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Non-Allergic Asthma Specialist

Allergy Associates & Asthma, Ltd.

Allergy, Asthma, & Immunology Specialists located in Tempe, AZ & Mesa, AZ

Although allergic asthma is the most common type of the disease, about 40% of sufferers have nonallergic asthma. Nonallergic asthma treatment requires a specialized treatment approach, and Allergy Associates & Asthma, Ltd. offers exactly that at its offices in Tempe, Mesa, and Chandler, Arizona. Led by dedicated physicians Suresh Anand, MD, FACP, FCCP, and Miriam Anand, MD, FACAAI, FAAAAI, the team diagnoses and manages your asthma so you can breathe comfortably again. Call the office nearest you or use the online booking tool.

Non-Allergic Asthma Q & A

What is nonallergic asthma?

Nonallergic asthma is the form of asthma caused by triggers other than allergens. This form of asthma is sometimes called intrinsic asthma, while allergic asthma is also known as extrinsic asthma. 

What are the symptoms of nonallergic asthma?

The symptoms of nonallergic asthma typically include:

  • Struggling to breathe
  • Chest constriction
  • Chest or lung pain
  • Whistling noise when you breathe in
  • Coughing

Nonallergic asthma symptoms can come on suddenly and intensely, which is known as an asthma attack. 

What triggers nonallergic asthma?

Nonallergic asthma triggers commonly include:

  • Hot or cold weather
  • Strenuous exercise
  • Stress
  • Respiratory viruses
  • Airborne irritants 
  • Certain drugs 
  • Certain food additives

Because allergic and nonallergic asthma have the same symptoms, and the triggers may even seem similar in some cases, it’s easy to get the two forms of the disease mixed up. The difference is how the body responds to the trigger. Not all reactions are allergic reactions.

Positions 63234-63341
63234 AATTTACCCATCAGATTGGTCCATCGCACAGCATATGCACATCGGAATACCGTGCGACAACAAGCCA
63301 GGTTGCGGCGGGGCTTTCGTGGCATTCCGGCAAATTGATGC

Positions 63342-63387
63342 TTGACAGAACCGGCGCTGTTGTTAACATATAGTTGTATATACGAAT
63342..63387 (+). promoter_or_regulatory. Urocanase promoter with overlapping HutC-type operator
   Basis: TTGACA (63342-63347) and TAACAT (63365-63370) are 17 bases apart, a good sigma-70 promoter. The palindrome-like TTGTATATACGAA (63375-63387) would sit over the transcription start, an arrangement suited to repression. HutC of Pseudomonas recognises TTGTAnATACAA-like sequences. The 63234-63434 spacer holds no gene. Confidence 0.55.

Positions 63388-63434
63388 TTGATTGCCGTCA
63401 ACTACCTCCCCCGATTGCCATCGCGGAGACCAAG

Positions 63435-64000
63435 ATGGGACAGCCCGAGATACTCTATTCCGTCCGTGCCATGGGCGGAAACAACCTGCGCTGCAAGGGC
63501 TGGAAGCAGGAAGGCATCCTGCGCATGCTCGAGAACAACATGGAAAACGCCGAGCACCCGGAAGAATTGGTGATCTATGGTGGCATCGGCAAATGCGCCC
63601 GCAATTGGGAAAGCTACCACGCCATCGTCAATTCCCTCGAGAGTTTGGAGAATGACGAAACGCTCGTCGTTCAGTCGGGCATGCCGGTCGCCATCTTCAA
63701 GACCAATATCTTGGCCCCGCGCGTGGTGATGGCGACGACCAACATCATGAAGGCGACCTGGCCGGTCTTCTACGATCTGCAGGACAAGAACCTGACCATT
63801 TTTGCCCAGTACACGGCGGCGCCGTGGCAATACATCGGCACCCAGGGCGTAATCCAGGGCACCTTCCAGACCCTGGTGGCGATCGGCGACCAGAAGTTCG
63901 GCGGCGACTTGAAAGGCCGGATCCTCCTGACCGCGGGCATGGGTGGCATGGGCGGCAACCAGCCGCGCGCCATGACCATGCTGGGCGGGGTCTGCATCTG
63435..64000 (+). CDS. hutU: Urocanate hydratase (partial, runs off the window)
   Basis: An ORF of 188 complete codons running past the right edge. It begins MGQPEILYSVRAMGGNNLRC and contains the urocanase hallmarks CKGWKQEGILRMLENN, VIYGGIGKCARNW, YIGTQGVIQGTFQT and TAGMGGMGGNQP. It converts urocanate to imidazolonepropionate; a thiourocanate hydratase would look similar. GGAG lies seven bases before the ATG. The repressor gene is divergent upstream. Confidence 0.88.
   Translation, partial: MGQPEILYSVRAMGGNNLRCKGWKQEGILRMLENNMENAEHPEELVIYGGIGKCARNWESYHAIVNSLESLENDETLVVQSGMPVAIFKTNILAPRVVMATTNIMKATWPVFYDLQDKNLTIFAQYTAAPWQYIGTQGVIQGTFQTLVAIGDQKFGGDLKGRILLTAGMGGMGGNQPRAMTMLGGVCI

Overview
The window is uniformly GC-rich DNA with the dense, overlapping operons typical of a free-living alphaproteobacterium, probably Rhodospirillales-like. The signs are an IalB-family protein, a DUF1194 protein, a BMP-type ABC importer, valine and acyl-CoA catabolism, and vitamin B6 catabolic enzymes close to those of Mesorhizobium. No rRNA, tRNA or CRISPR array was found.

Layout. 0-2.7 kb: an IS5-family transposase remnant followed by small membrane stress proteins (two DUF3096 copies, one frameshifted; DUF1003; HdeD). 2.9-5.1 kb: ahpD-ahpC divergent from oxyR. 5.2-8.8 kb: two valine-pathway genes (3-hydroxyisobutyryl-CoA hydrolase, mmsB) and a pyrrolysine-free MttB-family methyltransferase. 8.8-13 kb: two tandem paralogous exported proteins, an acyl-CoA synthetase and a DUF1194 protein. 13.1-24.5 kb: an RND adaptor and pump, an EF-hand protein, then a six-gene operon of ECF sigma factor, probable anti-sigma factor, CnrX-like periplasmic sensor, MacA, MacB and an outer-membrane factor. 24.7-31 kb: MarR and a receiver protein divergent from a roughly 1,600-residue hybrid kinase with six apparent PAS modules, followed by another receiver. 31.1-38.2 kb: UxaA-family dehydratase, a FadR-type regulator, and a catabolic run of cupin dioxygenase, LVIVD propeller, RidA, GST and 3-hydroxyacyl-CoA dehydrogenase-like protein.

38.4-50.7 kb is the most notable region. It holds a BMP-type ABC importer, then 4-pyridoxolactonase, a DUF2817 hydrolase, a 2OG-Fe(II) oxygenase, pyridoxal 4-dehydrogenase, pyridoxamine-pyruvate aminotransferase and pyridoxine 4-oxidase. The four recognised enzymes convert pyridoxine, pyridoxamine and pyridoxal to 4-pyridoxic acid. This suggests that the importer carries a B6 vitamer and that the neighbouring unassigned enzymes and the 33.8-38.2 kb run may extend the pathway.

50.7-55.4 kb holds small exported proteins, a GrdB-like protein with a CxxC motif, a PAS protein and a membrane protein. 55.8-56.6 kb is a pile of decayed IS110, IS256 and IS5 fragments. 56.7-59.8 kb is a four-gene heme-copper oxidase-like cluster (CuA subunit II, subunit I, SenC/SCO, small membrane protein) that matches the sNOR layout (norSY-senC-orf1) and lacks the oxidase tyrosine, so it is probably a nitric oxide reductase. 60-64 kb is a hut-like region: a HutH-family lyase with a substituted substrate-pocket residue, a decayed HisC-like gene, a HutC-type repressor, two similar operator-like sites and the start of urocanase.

How do you treat nonallergic asthma?

Nonallergic asthma treatment at Allergy Associates & Asthma, Ltd. begins with a full exam and diagnostic testing. Your doctor may perform breathing tests, chest X-rays, blood tests, and other tests to rule out allergies and verify nonallergic asthma. 

Your treatment may include managing your asthma attacks with an inhaler called a long-acting bronchodilator. You typically use this inhaler twice a day to prevent attacks, but it doesn’t take effect immediately during an asthma attack. For that, you need a rescue inhaler.

A rescue inhaler is also called a short-acting bronchodilator. You use a rescue inhaler at the time of an asthma attack to quickly open your lungs and allow you to breathe. Some asthma patients may take oral medications, such as corticosteroids, on a short-term basis. 

The team may also have specific recommendations to help you control your asthma triggers. This may include being extra careful about avoiding smoke, altering your exercise program, changing medications, and managing your stress. 

If you’re still having severe, uncontrolled asthma attacks after trying conservative treatments, your doctor may recommend bronchial thermoplasty. In this procedure, they use a specialized heating device to reduce the muscle that's constricting your airways. 

Click the online scheduler or call the Allergy Associates & Asthma, Ltd. office nearest you for nonallergic asthma help.